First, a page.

Rodriguez v. Mance, No. 1:2009cv07412 - Document 16 (S.D.N.Y. 2010)

Court Description: OPINION AND ORDER. In light of the foregoing analysis, the Report and Recommendation of Magistrate Judge Dolinger is adopted in its entirety and the instant petition for a writ of habeas corpus is denied. (Signed by Judge Harold Baer on 10/5/10) (djc)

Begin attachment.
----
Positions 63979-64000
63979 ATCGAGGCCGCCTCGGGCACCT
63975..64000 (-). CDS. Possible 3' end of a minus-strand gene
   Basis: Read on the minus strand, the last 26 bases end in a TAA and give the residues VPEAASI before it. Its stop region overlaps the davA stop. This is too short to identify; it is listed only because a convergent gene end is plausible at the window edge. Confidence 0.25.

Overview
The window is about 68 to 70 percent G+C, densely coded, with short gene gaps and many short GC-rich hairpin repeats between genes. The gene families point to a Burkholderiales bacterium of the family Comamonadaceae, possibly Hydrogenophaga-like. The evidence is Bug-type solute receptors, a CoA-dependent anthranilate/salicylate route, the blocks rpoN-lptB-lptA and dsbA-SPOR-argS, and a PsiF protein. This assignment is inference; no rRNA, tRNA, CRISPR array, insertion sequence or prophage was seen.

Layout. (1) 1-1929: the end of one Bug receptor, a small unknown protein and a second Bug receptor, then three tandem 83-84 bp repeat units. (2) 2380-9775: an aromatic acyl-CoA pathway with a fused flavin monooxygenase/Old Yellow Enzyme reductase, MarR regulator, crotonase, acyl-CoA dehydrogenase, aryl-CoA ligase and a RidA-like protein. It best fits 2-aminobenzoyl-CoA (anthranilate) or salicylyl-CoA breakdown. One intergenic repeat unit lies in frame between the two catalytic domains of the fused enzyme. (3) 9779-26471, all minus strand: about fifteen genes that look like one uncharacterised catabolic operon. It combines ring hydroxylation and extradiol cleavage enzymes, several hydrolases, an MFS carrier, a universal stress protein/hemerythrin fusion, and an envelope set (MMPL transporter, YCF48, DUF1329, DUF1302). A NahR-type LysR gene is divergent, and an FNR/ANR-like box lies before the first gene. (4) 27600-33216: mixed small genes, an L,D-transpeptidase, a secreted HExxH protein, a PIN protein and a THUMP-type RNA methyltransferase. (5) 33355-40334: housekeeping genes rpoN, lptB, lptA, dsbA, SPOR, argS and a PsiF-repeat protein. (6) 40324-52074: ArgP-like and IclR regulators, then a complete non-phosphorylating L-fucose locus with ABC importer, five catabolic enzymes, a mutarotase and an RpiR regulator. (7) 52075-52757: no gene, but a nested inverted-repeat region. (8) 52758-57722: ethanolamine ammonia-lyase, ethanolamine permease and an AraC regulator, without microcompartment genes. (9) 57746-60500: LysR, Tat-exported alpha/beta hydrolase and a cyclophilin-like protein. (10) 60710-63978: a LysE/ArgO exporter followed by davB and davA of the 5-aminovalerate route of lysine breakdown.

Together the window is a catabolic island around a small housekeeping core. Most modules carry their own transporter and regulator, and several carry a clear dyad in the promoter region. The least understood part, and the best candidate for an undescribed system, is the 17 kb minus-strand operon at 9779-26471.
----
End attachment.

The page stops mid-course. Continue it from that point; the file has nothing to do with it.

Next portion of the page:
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Rodriguez v. Mance Doc. 16 UNITED STATES DISTRICT COURT SOUTHERN DISTRICT OF NEW YORK ------------------------------------------------------------------------x HECTOR RODRIGUEZ, : : Petitioner, : : -against: : JAMES A. MANCE, : : Respondent. : ------------------------------------------------------------------------x 09 CV 7412 (HB) OPINION & ORDER Hon. HAROLD BAER, JR., District Judge:1 Pro se petitioner Hector Rodriguez brings this action seeking habeas relief pursuant to 28 U.S.C. § 2254, challenging his state court conviction and sentence on charges of attempted murder in the second degree, assault in the first degree, and criminal possession of a weapon in the second and third degrees. Petitioner is currently serving concurrent prison terms of seven years, seven years, six years, and two years with two-and-one-half years of post-release supervision for the respective crimes. In the instant habeas petition, which was filed on August 24, 2009, petitioner argues (1) that his Fourteenth Amendment right to due process was violated when the State failed to disprove his justification defense beyond a reasonable doubt, and (2) that the sentencing court’s reliance on unproven findings during sentencing denied him of due process. On December 7, 2009, the matter was referred to United States Magistrate Judge Michael H. Dolinger, who issued a Report and Recommendation (“R & R”) on July 12, 2010 concluding that Rodriguez’s petition should be denied in its entirety. Just after the R & R was docketed, Magistrate Judge Dolinger received a copy of an Amended Petition, mailed by Rodriguez on July 8, 2010. Magistrate Judge Dolinger granted the motion to amend, but determined that the 1 Erica Iverson, a third year student at NYU School of Law and a Fall 2010 intern in my Chambers, provided substantial assistance in researching and drafting this Opinion. 1 amendments to the petition did not change the result or reasoning in the R & R. See Memo Endorsement of July 14, 2010 (Docket No. 15.) Around the same time, Rodriguez received a copy of Magistrate Judge Dolinger’s July 12, 2010 R & R, along with instructions to file any objections within 14 days pursuant to Fed. R. Civ. P. 72. On July 25, 2010, Rodriguez mailed a brief letter to the Court. In it, he requested that the Court review his Amended Petition of July 8, 2010 prior to rendering a final decision in this matter. Rodriguez’s July 24 letter expressed no other objections to Magistrate Judge Dolinger’s R & R. Having reviewed the R & R, I adopt the conclusions outlined therein, and accordingly, must deny Rodriguez’s petition for a writ of habeas corpus. I. Background The salient facts of petitioner’s trial and sentencing are detailed extensively in the attached fifty-two page R & R, familiarity with which is presumed. Petitioner and a former employee, Julio Miguel Veras, had an altercation on December 26, 2005. Although the specific events that occurred during the argument are disputed, at some point, Mr. Veras attempted to strike petitioner with a hammer. Petitioner subsequently pulled out a firearm and shot Mr. Veras. As Mr. Veras fled, petitioner shot him a second time. At trial, petitioner presented evidence that Mr. Veras had been the initial aggressor and raised a justification defense. However, video surveillance of the scene captured only the shooting itself, and not the events leading up to the shooting. The jury rejected petitioner’s justification defense and subsequently convicted him of four of the five counts ultimately submitted. At sentencing, the judge opted to impose a sentence slightly above the minimum for three reasons, one of which involved the concern that there was a strong indication petitioner had played a role in tampering with the video surveillance evidence. At the sentencing hearing, the defense offered no objection to these findings. 2 The Appellate Division, in affirming the conviction and sentence, stated that the jury verdict was “not against the weight of the evidence,” People v. Rodriguez, 61 A.D.3d 460, 460, 875 N.Y.S.2d 890, 890 (1st Dep’t 2009), and that petitioner “did not preserve his claim that the court based his sentence on any improper criteria.” Id. On June 10, 2009 the New York Court of Appeals denied leave to appeal the conviction. People v. Rodriguez, 12 N.Y.3d 920, 884 N.Y.S.2d 701 (2009). On August 4, 2009, this petition followed. II. Standard of Review When reviewing a Report and Recommendation from a magistrate judge, a district court “may accept, reject, or modify, in whole or in part, the findings or recommendations made by the magistrate judge.” 28 U.S.C. 636(b)(1). Where no timely and actionable objection has been made, a district court may accept a Report and Recommendation so long as there is “no clear error on the face of the record.” Nelson v. Smith, 618 F. Supp. 1186, 1189 (S.D.N.Y. 1985); accord Edwards v. Fisher, 414 F. Supp. 2d 342, 346–47 (S.D.N.Y. 2006); Pizarro v. Bartlett, 776 F. Supp. 815, 817 (S.D.N.Y. 1991) (“[T]he court is permitted to adopt those sections of the report to which no specific objection is made, so long as those sections are not facially erroneous.”). However, when a specific objection is filed, the district court must review the relevant portion(s) of a magistrate’s disposition de novo. Fed R. Civ. P. 72(b)(3); see also Grassia v. Scully, 892 F.2d 16, 19 (2d Cir. 1989) (noting that in the event of an objection by either party, the judge shall make “a de novo determination of those portions of the report . . . to which objection is made”); Camardo v. Gen. Motors Hourly Rate Emps. Pension Plan, 806 F. Supp. 380, 381–82 (W.D.N.Y. 1992) (“[O]bjections to a Report and Recommendation are to be specific and are to address only those portions of the proposed findings to which the party objects.”). Where the objections are “merely perfunctory responses,” the reviewing court need not engage in de novo review of the magistrate’s Report and Recommendation. Vega v. Artuz, 2002 WL 31174466, at *1 (S.D.N.Y. Sept. 30, 2002); see also Boatswain v. Artus, 2009 WL 4496049, at *1 (S.D.N.Y. Dec. 3, 2009) (noting that party making conclusory objections or reiterating original arguments results in district court reviewing for clear error). 3 Here, petitioner’s letter does not amount to an objection of any kind, much less a specific objection to a particular portion of the magistrate’s report.2 This conclusion is made in keeping with the Court’s obligation to construe the submissions of pro se litigants liberally. See, e.g., Triestman v. Fed. Bureau of Prisons, 470 F.3d 471, 474 (2d Cir. 2006). Thus, the Court will review the R & R for clear error only. III. Discussion Having reviewed Magistrate Judge Dolinger’s detailed R & R, I have determined that there is no clear legal error in his findings. In assessing petitioner’s legal sufficiency claim that his conviction was against the weight of the evidence, Magistrate Judge Dolinger correctly asserted that petitioner could prevail in this Court only if “the Appellate Division’s decision was contrary to, or an unreasonable application of, Supreme Court precedent.” R & R at 31 (citing Williams v. Taylor, 529 U.S. 362, 410–13 (2000)). Magistrate Judge Dolinger concluded that petitioner failed to satisfy this standard, as there was ample evidence to permit a reasonable fact-finder to determine beyond a reasonable doubt that petitioner was not justified in shooting Mr. Veras. I find no error in this conclusion. As to petitioner’s objection to the sentencing court’s use of unproven allegations in imposing petitioner’s sentence, Magistrate Judge Dolinger rightly noted that the claim is procedurally barred because petitioner did not preserve the objection for appellate review as required under New York law. N.Y. Crim. Proc. Law § 470.05(2). Despite this finding, Magistrate Judge Dolinger went on to conclude that petitioner’s claim that the sentencing judge relied on materially false information in imposing the sentence is meritless. He found first that the sentencing judge relied on many factors when setting the final sentence (R & R at 49); and second that the sentencing judge’s inference that petitioner was involved in evidence tampering was not “pure speculation,” but reasonable. R & R at 50 (citing People v. Naranjo, 89 N.Y.2d 1047, 1049, 659 N.Y.S.2d 826, 827 (1997)). All of petitioner’s arguments as to sentencing were 2 Even accepting the Amended Petition as an objection to the R & R, rather than a motion to amend the original habeas petition, would require us only to view it in the most general terms. Nothing in the language of the Amended Petition evinces an intention to articulate specific objections to Magistrate Judge Dolinger’s R & R. 4 satisfactorily assessed by Magistrate Judge Dolinger, and this Court finds no clear error in any of his conclusions. Lastly, the Amended Petition submitted by petitioner was properly taken into consideration by Magistrate Judge Dolinger. The submission offers no new evidence or unaddressed claims, and I agree that it does not alter the reasoning in Magistrate Judge Dolinger's carefully-reasoned R & R. IV. Conclusion In light of the foregoing analysis, the Report and Recommendation of Magistrate Judge Dolinger is adopted in its entirety and the instant petition for a writ of habeas corpus is denied. SO ORDERED. New York, New York '>,141)' 0 5 U.S.D.J.